A New Jersey reader writes:
I was watching a video review of a Ruger Mini-14 on my laptop while riding home from work on a New Jersey Transit bus the other night. I sat quietly against the wall of the bus for a solid 40 minutes traveling from NYC to New Jersey, with my headphones on, minding my own business, anxious to get home since I needed to pick up medication for my wife. Every now and then I noticed the guy next to me was acting squirrely. He was on his phone a lot while drinking his beer in a brown bag but I didn’t think anything of it. The bus finally got off the Turnpike and arrived at its first stop . . .
Suddenly I see a police officer coming to the back of the bus. I take off my headphones wondering why a police officer would be on the bus and what could be happening when he turns to me and asks me what I was watching. Being completely caught off-guard and with a huge lump in my throat, I told the officer I was watching a review video about a rifle. He then asked me to get off the bus and come with him.
Everyone on the bus was looking at me like a convicted felon and a monster. I got my coat and bag and left with the cop. Once outside, we were met by three more officers as my bus pulled away. They then began to ask me, again, what I was watching. It was reported I watching “offensive” material. They wanted to know what was on the video, etc.
I proceed to explain that I was simply watching a rifle review video about the Ruger Mini-14. They then ask me if there was any “German eagles” in the video or beheadings. I was then truly perplexed and started to get really worried. There are no beheadings or even scenes of violence and there were no “red flags” or “German eagles” anywhere to be seen.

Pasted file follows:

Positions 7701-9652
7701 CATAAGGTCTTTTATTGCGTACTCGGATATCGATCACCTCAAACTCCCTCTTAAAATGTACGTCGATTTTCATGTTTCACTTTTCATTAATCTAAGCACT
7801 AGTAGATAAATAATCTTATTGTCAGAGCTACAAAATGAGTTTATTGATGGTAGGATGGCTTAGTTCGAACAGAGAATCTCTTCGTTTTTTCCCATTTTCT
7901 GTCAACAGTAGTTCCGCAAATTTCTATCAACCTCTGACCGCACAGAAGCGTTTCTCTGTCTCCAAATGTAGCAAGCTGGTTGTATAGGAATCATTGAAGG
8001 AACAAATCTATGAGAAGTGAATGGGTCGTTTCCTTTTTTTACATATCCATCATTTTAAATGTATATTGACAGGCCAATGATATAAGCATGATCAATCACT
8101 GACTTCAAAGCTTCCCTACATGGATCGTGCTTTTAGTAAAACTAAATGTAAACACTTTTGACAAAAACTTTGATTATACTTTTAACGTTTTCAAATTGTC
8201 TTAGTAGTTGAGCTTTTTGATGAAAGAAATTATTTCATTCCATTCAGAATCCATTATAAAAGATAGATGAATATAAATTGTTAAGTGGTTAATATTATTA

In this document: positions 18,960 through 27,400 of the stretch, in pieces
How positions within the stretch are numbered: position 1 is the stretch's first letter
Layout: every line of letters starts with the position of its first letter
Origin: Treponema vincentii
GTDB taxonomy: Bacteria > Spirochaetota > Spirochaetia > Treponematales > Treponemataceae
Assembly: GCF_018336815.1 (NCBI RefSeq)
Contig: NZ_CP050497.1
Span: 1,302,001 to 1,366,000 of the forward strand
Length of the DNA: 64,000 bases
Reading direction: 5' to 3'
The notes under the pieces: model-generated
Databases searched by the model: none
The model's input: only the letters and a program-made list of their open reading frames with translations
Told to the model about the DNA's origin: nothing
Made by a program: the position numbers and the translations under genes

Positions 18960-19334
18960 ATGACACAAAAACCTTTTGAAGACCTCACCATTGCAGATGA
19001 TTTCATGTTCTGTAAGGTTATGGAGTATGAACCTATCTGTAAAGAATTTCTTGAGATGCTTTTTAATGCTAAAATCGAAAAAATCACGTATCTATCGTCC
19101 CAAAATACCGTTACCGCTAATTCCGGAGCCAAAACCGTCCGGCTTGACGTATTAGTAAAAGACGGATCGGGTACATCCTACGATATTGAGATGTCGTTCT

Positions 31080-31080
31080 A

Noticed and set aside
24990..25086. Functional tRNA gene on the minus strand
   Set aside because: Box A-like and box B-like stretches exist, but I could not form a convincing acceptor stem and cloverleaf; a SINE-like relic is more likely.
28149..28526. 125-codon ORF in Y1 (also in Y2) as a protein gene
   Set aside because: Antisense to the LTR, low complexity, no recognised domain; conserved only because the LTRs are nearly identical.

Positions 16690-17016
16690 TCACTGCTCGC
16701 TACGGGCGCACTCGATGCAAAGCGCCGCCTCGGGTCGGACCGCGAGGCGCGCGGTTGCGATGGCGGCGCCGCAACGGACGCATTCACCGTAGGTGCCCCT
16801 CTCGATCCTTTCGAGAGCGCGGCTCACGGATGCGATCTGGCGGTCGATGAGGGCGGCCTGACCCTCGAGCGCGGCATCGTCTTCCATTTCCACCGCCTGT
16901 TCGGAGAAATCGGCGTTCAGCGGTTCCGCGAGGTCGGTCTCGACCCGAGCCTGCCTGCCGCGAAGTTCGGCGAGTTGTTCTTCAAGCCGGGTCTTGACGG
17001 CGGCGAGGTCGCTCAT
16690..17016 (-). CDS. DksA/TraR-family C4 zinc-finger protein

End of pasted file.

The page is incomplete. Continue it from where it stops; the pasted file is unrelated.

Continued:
It then dawned on me that the Ruger logo had appeared in the video, so I explained that to the officer. Thankfully he was aware of what the logo looked like. After showing them some of the video and explaining what I was watching, they realized I wasn’t doing anything illegal . . . though I didn’t know that watching “offensive” or “political” material while on public transportation is a crime.
The senior officer on site apologized for the inconvenience and even offered to have one of his fellow officers give me a ride back to my house. One officer even made a crack about what he thought of Ruger which I got a chuckle from.
To the oolice officers who handled the situation, I definitely commend them for their professionalism and courtesy. They did their department proud and they all seemed like very affable guys after the initial parts of the encounter. However, the incident is more than a little troubling since I wasn’t threatening anyone or acting violently.
Maybe the person who called the police lied about what was actually going on. Unfortunately for me — a law abiding American citizen who pays his taxes, a father and husband — I’ve now been publicly ostracized and embarrassed in front of all those commuters. I was made to feel like some kind of terrorist or murderer for non-threateningly exercising my First Amendment right by watching a video about a legal-to-own rifle.
Such is the uphill battle we face in the state of New Jersey and in the United States of America. I wonder if I had been watching an action movie where 20 dudes are using actual machine guns and the body count was piling up, if anyone would have even batted an eye lash.